Whenever Hashnani thought of buying drugs, he pictured a situation that was something slightly “sketchier involving pockets and drug-deals in the corner,” he says.

Buying from an illicit dispensary near campus for the first time wasn’t exactly what he expected. Besides the groups of people getting high outside the shop, Hashnani says if he didn’t already know, he wouldn’t have guessed that it was an illicit, unlicenced dispensary.

He remembers the dispensaries’ employees even wearing shirts with brand logos on them. But having heard about the steep costs attached to legal dispensaries, Hashnani ventured towards buying cannabis illicitly. 

The latest StatsCanada report shows 42 per cent of Canadian cannabis users still bought their cannabis illegally after legalization.

“Am I really going to spend 16 dollars on something [at a legal dispensary], when I could get it cheaper illegally?” Hashnani asked. The dispensary seemed professional to him, so he didn’t worry about the quality or safety of the cannabis. 

Still, when it comes to buying cannabis specifically on the basis of safety, his mind is made up. “Sometimes you don’t know what’s inside your gram,” he says. “Legal dispensaries I think are the safest place to go to.”

Brad Poulos, a Ryerson lecturer in Entrepreneurship and Strategy, says concerns about the safety and quality of cannabis are valid.“[Legal] cannabis has to be tested for pesticides that are on the banned list, heavy metals and mould,” he says. “In the illicit market, all of those things can and do exist.”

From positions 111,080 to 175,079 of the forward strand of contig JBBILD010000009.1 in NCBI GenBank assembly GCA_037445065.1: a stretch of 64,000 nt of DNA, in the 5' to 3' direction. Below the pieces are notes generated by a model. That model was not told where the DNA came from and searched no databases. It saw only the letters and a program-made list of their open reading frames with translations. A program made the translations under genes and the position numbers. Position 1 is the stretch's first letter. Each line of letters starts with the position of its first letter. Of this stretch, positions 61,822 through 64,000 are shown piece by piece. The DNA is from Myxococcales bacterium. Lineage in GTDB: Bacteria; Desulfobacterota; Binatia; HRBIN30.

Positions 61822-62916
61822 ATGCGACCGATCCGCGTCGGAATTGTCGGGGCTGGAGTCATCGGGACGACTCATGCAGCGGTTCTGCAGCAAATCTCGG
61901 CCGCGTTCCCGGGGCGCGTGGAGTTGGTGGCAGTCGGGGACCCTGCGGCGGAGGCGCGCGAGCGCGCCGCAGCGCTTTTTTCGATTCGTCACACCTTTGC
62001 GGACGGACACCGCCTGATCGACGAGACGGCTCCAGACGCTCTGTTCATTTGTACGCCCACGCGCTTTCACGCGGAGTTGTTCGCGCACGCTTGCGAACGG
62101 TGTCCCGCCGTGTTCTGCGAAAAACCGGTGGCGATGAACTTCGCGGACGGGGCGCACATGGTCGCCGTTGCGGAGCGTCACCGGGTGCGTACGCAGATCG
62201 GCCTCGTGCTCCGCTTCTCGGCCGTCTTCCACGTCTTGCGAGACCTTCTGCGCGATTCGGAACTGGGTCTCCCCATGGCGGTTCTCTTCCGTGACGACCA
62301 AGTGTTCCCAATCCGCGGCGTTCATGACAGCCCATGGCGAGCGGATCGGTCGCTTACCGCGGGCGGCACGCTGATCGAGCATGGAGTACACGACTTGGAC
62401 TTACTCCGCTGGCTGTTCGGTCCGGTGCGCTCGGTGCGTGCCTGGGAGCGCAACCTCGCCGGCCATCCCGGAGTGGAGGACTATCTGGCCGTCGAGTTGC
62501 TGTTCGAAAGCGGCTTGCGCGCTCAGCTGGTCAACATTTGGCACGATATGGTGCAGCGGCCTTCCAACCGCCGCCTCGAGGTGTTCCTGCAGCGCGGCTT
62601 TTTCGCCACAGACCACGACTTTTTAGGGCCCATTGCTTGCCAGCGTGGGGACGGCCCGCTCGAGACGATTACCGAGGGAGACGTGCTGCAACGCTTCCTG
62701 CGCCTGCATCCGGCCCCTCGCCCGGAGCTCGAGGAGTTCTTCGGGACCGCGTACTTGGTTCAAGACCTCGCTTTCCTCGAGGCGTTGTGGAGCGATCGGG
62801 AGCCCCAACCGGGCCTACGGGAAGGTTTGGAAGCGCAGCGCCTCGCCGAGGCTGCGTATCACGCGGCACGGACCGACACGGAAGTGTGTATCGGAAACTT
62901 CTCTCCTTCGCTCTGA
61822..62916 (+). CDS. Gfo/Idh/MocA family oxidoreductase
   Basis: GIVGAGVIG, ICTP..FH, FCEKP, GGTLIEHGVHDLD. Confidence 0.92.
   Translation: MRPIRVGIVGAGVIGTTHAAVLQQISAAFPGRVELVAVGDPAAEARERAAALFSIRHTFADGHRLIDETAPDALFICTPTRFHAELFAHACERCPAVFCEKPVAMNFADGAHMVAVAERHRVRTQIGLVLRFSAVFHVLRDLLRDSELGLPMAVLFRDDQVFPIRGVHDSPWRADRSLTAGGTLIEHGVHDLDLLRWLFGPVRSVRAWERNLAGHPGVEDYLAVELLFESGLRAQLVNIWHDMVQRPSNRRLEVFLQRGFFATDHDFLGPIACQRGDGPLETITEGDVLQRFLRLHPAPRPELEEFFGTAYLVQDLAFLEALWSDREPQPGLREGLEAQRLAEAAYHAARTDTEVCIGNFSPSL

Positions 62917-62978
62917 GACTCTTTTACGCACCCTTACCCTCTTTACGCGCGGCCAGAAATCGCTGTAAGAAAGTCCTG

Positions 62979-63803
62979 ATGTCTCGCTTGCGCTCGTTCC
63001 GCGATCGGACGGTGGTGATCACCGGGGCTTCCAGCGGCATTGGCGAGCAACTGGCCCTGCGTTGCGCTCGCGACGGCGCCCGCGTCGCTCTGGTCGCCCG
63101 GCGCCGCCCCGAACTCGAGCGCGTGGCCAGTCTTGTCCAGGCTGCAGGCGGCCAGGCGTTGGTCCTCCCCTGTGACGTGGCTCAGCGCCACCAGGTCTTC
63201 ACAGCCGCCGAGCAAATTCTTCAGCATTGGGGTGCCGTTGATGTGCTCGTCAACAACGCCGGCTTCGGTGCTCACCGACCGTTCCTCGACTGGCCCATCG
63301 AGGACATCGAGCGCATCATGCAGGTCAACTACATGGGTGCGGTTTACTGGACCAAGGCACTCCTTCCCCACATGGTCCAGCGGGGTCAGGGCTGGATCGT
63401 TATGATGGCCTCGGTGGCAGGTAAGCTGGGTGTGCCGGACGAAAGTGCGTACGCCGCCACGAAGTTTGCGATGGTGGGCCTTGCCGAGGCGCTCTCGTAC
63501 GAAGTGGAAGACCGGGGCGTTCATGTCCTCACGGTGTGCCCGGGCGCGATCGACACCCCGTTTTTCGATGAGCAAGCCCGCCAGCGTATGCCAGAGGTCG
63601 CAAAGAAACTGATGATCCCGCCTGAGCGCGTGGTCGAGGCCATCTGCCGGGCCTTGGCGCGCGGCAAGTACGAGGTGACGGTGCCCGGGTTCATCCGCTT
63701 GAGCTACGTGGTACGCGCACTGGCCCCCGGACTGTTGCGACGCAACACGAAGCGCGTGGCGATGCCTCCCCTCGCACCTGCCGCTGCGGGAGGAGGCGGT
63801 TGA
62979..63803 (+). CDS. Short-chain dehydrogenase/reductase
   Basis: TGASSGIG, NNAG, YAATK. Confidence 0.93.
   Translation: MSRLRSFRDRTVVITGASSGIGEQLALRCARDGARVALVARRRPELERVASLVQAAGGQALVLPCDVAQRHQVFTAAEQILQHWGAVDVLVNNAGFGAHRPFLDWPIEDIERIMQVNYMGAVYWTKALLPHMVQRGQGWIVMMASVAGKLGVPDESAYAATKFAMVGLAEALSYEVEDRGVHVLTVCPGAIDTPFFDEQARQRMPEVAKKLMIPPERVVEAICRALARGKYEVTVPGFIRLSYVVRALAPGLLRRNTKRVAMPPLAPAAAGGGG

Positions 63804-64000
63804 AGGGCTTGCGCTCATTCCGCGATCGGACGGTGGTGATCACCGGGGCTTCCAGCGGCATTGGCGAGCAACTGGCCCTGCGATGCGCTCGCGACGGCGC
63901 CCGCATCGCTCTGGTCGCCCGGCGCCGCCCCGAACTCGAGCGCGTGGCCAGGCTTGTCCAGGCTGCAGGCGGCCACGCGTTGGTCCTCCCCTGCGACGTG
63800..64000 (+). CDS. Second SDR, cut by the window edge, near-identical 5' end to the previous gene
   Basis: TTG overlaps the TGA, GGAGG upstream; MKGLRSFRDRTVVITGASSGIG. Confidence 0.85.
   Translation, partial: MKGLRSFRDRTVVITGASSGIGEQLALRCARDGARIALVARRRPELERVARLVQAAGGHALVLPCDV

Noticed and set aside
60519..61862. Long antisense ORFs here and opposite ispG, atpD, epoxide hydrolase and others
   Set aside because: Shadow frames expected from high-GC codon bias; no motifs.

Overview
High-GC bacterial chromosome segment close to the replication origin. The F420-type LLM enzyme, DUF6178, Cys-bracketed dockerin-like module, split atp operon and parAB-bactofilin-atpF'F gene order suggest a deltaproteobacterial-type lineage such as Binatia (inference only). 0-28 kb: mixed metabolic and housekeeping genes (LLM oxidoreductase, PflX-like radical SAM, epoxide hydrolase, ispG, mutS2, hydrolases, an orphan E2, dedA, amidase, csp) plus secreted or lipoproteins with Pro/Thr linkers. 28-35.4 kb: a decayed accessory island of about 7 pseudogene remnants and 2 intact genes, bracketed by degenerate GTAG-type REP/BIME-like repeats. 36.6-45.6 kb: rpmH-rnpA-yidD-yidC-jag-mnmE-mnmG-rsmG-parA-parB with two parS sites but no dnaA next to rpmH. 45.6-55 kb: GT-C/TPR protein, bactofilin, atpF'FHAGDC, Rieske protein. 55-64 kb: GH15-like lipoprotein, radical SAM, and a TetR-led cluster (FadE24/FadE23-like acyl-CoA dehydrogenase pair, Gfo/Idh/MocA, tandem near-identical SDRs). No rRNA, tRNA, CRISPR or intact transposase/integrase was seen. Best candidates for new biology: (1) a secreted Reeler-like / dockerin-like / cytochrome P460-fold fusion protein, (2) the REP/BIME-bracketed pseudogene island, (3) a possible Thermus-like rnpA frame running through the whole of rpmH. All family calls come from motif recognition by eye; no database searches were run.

Poulos says although the illicit market isn’t regulated, he believes it still includes responsible growers who follow ethical practices close to government standards. “It’s not that there isn’t good pot and good growers. It’s just that there’s no way to know which one is which,” he says.

Apart from taxes, running a cannabis business in the regulated market also comes with its own expenses from the start. Consumer costs are higher because facilities have to be Health Canada compliant and purchase cannabis from the government, which costs around 1,000 dollars a batch, he says. 

“At the end of the day cannabis is a consumer good,” says Poulos. Like any other product with sales competition, he says companies have to compete on price, quality, selection and access.

Currently, Ontarians are only able to legally purchase dried cannabis and pre-rolls. But, effective as of Oct. 17, 2019 the Government of Canada announced cannabis regulations will expand the rules to include sale of cannabis edibles, extracts and topicals in physical and online stores in mid-December.

In an effort to divert Canadians from purchasing in the illicit market, the Ontario government announced earlier this summer that they would licence an additional 42 stores through a revised lottery process; similar to the previous one held earlier this year. By the end of the month, 13 stores more stores are set to open in Toronto. 

All factors considered, Stuber still feels torn having to spend so much for cannabis. It means that “she’ll smoke less and buy more in bulk” to make purchasing worth it, meaning she’ll be spending an average of about $50 a month. 

But for her it’s less about the money. It’s about the motivations behind why she’s spending it. 

“If I have to spend $16 I’d rather spend it in the legal market,” she says. “I’d never spend that much money in the illegal market for a risk.”